Due to unexplained circumstances, "The Yuppie Program," a how-to guide for fledgling yuppies, miraculously appears on Bradly's desk. His boss is so pleased by this program, that he gives Bradly a big fat royalty check and the rest of the summer off. Renting a beach house in the exclusive community of Sea Spray, Bradly plans on relaxing for the rest of the summer.


He's barely had time to get settled in when he's confronted by Polly Clutter, a.k.a. Chachka (Cynthia Szigeti), a garrulous busybody along the lines of Marlene Willoughby's Frannie Grudkow from A Woman's Torment. Giving him a tour of the area, Chachka introduces Bradly to the so-called heavy-hitters of the Sea Spray social circle, who are, of course, playing beach Trivial Pursuit when he meets them. And they are: Coaster Royce (Page Mosely), Laurel Springs (Melanie Vincz), Skeet Mecklenburger (Doug Shanklin), and Alexis Cash (Hilary Shepard).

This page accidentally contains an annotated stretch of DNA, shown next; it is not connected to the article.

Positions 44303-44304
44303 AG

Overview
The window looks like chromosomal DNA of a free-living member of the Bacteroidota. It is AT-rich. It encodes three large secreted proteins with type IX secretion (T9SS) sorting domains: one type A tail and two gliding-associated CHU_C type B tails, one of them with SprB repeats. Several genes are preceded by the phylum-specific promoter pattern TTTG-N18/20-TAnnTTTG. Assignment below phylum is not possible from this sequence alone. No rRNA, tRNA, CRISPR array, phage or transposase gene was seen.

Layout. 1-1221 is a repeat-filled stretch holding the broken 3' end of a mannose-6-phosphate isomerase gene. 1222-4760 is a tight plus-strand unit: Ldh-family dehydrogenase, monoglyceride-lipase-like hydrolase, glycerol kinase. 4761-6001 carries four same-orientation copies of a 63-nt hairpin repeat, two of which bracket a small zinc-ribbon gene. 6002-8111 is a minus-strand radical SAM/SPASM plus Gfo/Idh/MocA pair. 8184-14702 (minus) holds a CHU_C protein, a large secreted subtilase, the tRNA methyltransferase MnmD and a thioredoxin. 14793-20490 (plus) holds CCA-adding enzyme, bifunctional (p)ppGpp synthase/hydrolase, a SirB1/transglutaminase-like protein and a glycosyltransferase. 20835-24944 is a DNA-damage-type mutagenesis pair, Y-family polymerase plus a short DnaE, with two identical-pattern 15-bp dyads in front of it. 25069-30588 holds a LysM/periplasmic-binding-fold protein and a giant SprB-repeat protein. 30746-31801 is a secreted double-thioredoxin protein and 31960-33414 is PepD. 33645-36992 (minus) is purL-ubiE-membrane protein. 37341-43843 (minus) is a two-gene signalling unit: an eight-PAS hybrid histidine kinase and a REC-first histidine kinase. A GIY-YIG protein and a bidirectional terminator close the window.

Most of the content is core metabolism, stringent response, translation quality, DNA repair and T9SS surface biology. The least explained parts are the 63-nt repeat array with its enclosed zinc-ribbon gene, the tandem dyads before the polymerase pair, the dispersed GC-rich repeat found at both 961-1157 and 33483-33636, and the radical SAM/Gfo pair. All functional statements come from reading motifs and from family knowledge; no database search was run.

"Igor Stravinsky? Wrong!" And with that line, we're introduced to the comedic genius that is Hilary Shepard. What the fuck? Comedic genius? I didn't see that coming. Whatever do you mean? I thought you were going to start talking about her legs or something. Don't get me wrong, her legs are amazing. It's just that I was quite taken with Hilary's abilities as a comedian in this movie. In fact, one of the few pleasures I got from Hunk was watching her various facial expressions. I was particularly impressed with her eye-rolling technique; I have no doubt that she could go eye-roll-o-eye-roll with Winona Ryder, the queen of the unimpressed eye-roll.